The Primacy of We
Dan Zahavi with Luna Dolezal
The capacity to engage in different types of collective intentionality is a key feature of human sociality. We can enjoy a symphony, solve a task, reach a decision and make plans for the future together, just as we can share responsibilities, traditions and customs. After winning a match with a group of teammates, I might share feelings of joy at our victory, just as I might report to my superior that we finished moving all the furniture. But who or what is this "we" to whom intentions, beliefs, emotions, and actions are attributed, and how does it come about? Is a we-perspective independent of, and perhaps even prior to, individual subjectivity, or does it rather have a stable first-person singular perspective as its necessary precondition? Does the we presuppose a plurality of pre-existing selves or is individual subjectivity something that necessarily requires a communal grounding?
Dan Zahavi is a professor of philosophy at the University of Oxford and director of the Center for Subjectivity Research at the University of Copenhagen. He is the author and editor of more than 25 books including Self-Awareness and Alterity and Husserl’s Phenomenology. Twitter: @DanZahavi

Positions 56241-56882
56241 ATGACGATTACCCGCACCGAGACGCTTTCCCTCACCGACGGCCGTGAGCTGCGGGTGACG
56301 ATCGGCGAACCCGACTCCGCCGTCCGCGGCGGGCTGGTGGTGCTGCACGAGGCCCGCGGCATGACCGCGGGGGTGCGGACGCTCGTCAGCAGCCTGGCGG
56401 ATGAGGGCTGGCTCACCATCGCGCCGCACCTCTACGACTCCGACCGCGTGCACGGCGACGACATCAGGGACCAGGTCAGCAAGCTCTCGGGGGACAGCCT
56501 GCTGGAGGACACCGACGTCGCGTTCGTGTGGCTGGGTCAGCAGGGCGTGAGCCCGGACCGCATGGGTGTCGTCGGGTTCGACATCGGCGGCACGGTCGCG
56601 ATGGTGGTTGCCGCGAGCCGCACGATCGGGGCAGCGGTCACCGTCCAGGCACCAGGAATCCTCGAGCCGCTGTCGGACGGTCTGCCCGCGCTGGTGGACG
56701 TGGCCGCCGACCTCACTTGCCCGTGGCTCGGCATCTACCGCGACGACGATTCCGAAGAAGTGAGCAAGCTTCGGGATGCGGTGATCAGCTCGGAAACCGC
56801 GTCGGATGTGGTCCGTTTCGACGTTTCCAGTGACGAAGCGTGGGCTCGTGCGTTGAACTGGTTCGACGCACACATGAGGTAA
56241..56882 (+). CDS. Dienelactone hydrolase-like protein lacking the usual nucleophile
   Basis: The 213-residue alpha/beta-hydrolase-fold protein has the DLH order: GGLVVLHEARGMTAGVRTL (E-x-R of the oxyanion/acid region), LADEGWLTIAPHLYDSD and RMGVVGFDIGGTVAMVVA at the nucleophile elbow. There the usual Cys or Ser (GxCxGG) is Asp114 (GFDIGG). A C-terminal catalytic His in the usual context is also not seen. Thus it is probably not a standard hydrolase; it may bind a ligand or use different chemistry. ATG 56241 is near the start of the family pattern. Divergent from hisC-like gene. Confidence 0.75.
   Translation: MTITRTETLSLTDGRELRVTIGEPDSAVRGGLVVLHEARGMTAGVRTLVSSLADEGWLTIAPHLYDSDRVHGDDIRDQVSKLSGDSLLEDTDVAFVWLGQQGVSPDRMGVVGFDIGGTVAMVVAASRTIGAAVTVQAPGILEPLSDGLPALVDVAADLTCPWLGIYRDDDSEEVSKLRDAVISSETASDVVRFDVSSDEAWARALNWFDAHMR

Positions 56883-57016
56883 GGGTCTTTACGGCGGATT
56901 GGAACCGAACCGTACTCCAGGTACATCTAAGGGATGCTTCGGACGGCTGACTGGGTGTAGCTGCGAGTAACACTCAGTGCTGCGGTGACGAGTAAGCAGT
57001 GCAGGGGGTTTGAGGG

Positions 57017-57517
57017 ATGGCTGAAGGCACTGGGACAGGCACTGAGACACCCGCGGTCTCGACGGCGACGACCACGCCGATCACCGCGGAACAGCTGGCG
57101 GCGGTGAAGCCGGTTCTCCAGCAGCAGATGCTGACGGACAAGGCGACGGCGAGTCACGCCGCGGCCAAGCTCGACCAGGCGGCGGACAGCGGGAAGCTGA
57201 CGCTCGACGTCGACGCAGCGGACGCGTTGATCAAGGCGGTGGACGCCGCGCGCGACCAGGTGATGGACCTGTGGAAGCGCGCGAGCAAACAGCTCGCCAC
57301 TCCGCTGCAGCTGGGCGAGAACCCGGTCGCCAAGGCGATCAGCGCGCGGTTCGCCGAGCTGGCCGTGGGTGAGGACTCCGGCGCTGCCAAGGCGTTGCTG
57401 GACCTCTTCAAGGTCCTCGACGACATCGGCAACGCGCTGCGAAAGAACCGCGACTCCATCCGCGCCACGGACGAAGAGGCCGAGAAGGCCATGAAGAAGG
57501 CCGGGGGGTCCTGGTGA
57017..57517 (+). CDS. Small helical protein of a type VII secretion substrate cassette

Luna Dolezal is a lecturer in Medical Humanities and Philosophy at the University of Exeter. Her research is primarily in the areas of applied phenomenology, philosophy of embodiment, philosophy of medicine and medical humanities (esp. through literature and philosophy). Her books include The Body and Shame: Phenomenology, Feminism and the Socially Shaped Body (2015), while her current book project, The Politics of Shame, explores the social and political dimensions of shame. Twitter: @lunadolezal